Thursday, July 16, 2009

'Potter' series still full 'blood'ed entertainment

The time has come for another “Harry Potter” film, which is something I say with great joy versus a heavy sigh. “Harry Potter” is not only the most financially successful franchise of all time — it is one of the most consistently entertaining.

The “Harry Potter” series may have completed its seven book arc two year ago, but the film series has a few more laps to go. With the release of “Harry Potter and the Half Blood Prince,” the count is at six with book seven being split into two films.

By the time of the final film’s release in 2011, it’ll be a full decade of J.K. Rowling’s beloved characters on the silver screen. We’ve seen the young wizards Harry, Ron and Hermione grow up, and the actors that bring them to life, Daniel Radcliffe, Rupert Grint and Emily Watson, grow into fine actors.

This installment focuses on Professor Dumbledore (Michael Gambon) recruiting Harry to extract a memory regarding Voldemort from the eccentric returning potions professor Slughorn (Jim Broadbent). This memory is the key to the undoing of the all powerful evil that is Voldemort.

The film also involves an assassination plot of a key central character. That someone dies in this film is no surprise to the followers of the book series, but you’ll see no spoilers here for those who haven’t read the book.

Speaking of those who haven’t read the book, I fall into that group. This allows me to look at the films on their own merits. The key to their success has been a willingness to explore the dark corners of the story and to not simply make a dumbed-down version for the masses.

I can’t say what has or hasn’t been changed, but obviously there has been condensing. It has been my understanding that, though details have been changed or removed, the series has largely been faithful to its source material.

The films themselves have been getting better the more willing the filmmakers have been to create their own vision instead of simply trying to mimic line for line what is on the page.

After going through several directors ranging from the workman-like Chris Columbus to the visionary Alfonso Cuarón, the series has settled on David Yates to finish the job. He directed the previous installment and is directing the concluding films.

As with “Order of the Phoenix,” Yates brings a foreboding tone to the proceedings.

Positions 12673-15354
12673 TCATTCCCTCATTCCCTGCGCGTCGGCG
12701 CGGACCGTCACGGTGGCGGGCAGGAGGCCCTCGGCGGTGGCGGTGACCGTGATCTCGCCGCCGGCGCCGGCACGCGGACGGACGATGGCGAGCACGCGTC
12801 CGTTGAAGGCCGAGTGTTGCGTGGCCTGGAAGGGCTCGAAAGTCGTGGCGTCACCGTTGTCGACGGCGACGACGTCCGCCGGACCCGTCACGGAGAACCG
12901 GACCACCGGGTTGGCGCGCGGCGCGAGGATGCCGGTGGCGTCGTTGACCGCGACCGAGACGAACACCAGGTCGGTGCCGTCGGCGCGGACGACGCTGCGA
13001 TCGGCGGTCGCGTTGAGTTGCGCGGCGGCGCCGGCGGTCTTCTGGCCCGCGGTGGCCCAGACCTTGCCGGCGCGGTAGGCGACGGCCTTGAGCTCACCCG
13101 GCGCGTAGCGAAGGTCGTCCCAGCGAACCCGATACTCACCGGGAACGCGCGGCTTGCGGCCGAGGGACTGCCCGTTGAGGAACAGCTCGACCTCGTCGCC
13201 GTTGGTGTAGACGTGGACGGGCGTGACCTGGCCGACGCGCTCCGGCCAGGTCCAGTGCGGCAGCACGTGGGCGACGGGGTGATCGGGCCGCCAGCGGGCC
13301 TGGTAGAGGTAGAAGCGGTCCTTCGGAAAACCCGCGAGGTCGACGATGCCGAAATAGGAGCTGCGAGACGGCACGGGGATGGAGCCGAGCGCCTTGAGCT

This time he creates sequences that are tense and suspenseful. Even with a two and a half hour running time, the film moves briskly, yet takes enough to time to give room for the characters to breathe.

At one point Harry remarks he never noticed how beautiful The Hogwarts School of Witchcraft and Wizardry was. The same holds true of the films set there. It is easy to become immersed in this world and take for granted the painstaking craft that went into creating the look and feel of the film.

“Half Blood Prince” in particular is beautiful to behold with gorgeous cinematography by Bruno Delbonnel (“Amélie”) that uses defused earthy tones crucial in creating the film’s uncertain atmosphere.

The proceedings aren’t all gloom and doom; there’s plenty of low-key comedy as the three young leads deal with adolescent crushes. Grint, who was always reliable comic relief and has increasingly developed into a fine comic actor, is particularly good in these scenes.

There’s also the first sparks of romance between Harry and Ron’s sister Ginny (Bonnie Wright). These scenes are handled delicately and Yates proves to be a director who is assured in both the small moments and the more elaborate set pieces such as the stunning opening destruction of London’s Millennium Bridge.

It is impossible to name check the entire cast of veteran British actors. Alan Rickman’s Professor Snape as always remains a standout. Rickman has brought an ambiguous sinister edge to the role that becomes even murkier as his true intentions seem to finally come to the fore.

Gambon, who had the unfortunate task of taking over the role of Dumbledore from the late Richard Harris, gives his best performance the fourth time out — perhaps because Dumbledore has a more active role in the plot this time around. He imbues the performance with humor, wisdom and heart.

For those who haven’t followed either the books or the films, entering the series now would probably be a confusing endeavor. That being said, this is such a visually rich and well told installment that maybe even the uninitiated should give it a try.

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